• Manifestations may include mental status changes (e.g., agitation, hallucinations, coma), autonomic instability (e.g., tachycardia, labile BP, hyperthermia), neuromuscular aberrations (e.g., hyperreflexia, incoordination, rigidity), and/or GI symptoms (e.g., nausea, vomiting, diarrhea).
• Additive depressant effects may occur with concomitant use of other CNS depressants including other opiates, sedatives or hypnotics, general anesthetics, phenothiazines, tranquilizers, skeletal muscle relaxants, sedating antihistamines, and alcohol. When such combined therapy is contemplated, the dose of one or both agents should be reduced.
• Adrenal insufficiency reported in patients receiving opiate agonists or opiate partial agonists.
• Respiratory depression effects and ability of opiates to increase CSF pressure may be markedly exaggerated in patients with head injury, other intracranial lesions, or preexisting elevation in intracranial pressure; opiate effects may produce cerebral hypoxia and obscure clinical course of patients with head injuries.
• May cause severe hypotension postoperatively or when ability to maintain blood pressure is compromised (e.g., depleted blood volume, concurrent phenothiazine or general anesthetic use).
• Inadvertent IM injection into or near nerve trunks can result in sensory-motor paralysis, which may or may not be transient.
• Some commercially available formulations contain sodium metabisulfite, a sulfite that may cause allergic-type reactions, including anaphylaxis and life-threatening or less severe asthmatic episodes, in certain susceptible individuals.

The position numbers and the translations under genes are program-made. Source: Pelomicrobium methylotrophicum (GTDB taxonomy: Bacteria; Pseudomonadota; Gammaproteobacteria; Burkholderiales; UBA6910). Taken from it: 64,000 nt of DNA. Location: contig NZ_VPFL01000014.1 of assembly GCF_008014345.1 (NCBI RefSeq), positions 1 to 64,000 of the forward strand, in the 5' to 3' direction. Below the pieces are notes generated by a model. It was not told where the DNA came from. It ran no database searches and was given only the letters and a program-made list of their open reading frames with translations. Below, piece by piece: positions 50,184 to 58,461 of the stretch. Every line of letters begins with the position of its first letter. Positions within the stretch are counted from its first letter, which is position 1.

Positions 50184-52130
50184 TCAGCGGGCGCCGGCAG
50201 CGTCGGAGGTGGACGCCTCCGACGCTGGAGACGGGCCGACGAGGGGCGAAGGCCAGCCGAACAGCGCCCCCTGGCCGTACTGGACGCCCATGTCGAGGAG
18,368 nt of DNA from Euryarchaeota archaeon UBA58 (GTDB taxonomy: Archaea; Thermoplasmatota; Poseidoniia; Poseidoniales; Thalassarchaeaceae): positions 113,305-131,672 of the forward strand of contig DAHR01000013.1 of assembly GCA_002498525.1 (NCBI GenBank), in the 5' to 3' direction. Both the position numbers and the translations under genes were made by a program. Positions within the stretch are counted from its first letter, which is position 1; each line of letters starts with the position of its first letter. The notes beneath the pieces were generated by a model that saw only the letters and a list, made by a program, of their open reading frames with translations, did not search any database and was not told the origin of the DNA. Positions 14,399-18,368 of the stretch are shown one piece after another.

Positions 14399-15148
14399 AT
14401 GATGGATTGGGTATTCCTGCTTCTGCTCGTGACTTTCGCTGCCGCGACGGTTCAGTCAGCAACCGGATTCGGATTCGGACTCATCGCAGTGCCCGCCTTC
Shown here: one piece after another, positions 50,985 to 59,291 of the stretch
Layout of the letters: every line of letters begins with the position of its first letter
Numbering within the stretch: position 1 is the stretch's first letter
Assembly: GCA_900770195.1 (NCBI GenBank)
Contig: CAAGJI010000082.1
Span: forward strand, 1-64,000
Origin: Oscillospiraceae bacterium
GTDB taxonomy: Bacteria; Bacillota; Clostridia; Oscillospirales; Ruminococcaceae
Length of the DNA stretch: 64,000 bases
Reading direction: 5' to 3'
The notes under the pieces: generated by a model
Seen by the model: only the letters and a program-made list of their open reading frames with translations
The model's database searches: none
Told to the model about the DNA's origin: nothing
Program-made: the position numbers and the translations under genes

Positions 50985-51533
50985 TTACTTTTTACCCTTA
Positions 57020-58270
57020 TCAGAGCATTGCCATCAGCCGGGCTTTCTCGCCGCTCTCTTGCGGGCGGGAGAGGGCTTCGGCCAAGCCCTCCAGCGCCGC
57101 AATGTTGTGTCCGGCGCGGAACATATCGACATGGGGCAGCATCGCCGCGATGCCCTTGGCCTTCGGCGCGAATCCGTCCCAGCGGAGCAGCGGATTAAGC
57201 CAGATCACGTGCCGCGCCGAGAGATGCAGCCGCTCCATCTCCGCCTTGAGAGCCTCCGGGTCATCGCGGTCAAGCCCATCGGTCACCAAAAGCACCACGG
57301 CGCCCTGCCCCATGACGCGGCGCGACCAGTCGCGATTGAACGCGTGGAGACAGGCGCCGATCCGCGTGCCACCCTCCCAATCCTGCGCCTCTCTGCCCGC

• Accumulation of toxic normeperidine metabolite can stimulate the CNS and precipitate seizures in patients without a preexisting seizure disorder.
• May increase ventricular response rate through a vagolytic action, therefore use with caution in patients with atrial flutter and other supraventricular tachycardias.

Points of recommendation

To make sure this medicine is safe for you, tell your doctor if you have:
• If you have an allergy to meperidine or any other part of meperidine injection.
• If you are allergic to any drugs like this one, any other drugs, foods, or other substances. Tell your doctor about the allergy and what signs you had, like rash; hives; itching; shortness of breath; wheezing; cough; swelling of face, lips, tongue, or throat; or any other signs.
• If you have any of these health problems: Lung or breathing problems like asthma, trouble breathing, or sleep apnea; high levels of carbon dioxide in the blood; or stomach or bowel block or narrowing.
• If you are taking any of these drugs: Buprenorphine, butorphanol, nalbuphine, or pentazocine.
• If you have taken certain drugs used for low mood (depression) like isocarboxazid, phenelzine, or tranylcypromine or drugs used for Parkinson's disease like selegiline or rasagiline in the last 14 days. Taking this medicine within 14 days of those drugs can cause very bad high blood pressure.
• If you are taking any of these drugs: Linezolid or methylene blue.
• Do not take meperidine injection with other strong pain drugs or if you are using a pain patch without talking to your doctor first.
• Do not use more than what your doctor told you to use. Do not use more often or longer than what you were told. Doing any of these things may raise the chance of very bad side effects.
• If you have been taking this medicine for a long time or at high doses, it may not work as well and you may need higher doses to get the same effect. This is known as tolerance. Call your doctor if meperidine injection stops working well. Do not take more than ordered.
• If you have been taking this medicine on a regular basis and you stop it all of a sudden, you may have signs of withdrawal. Do not stop taking meperidine injection all of a sudden without calling your doctor. Tell your doctor if you have any bad effects.

Pregnancy level

C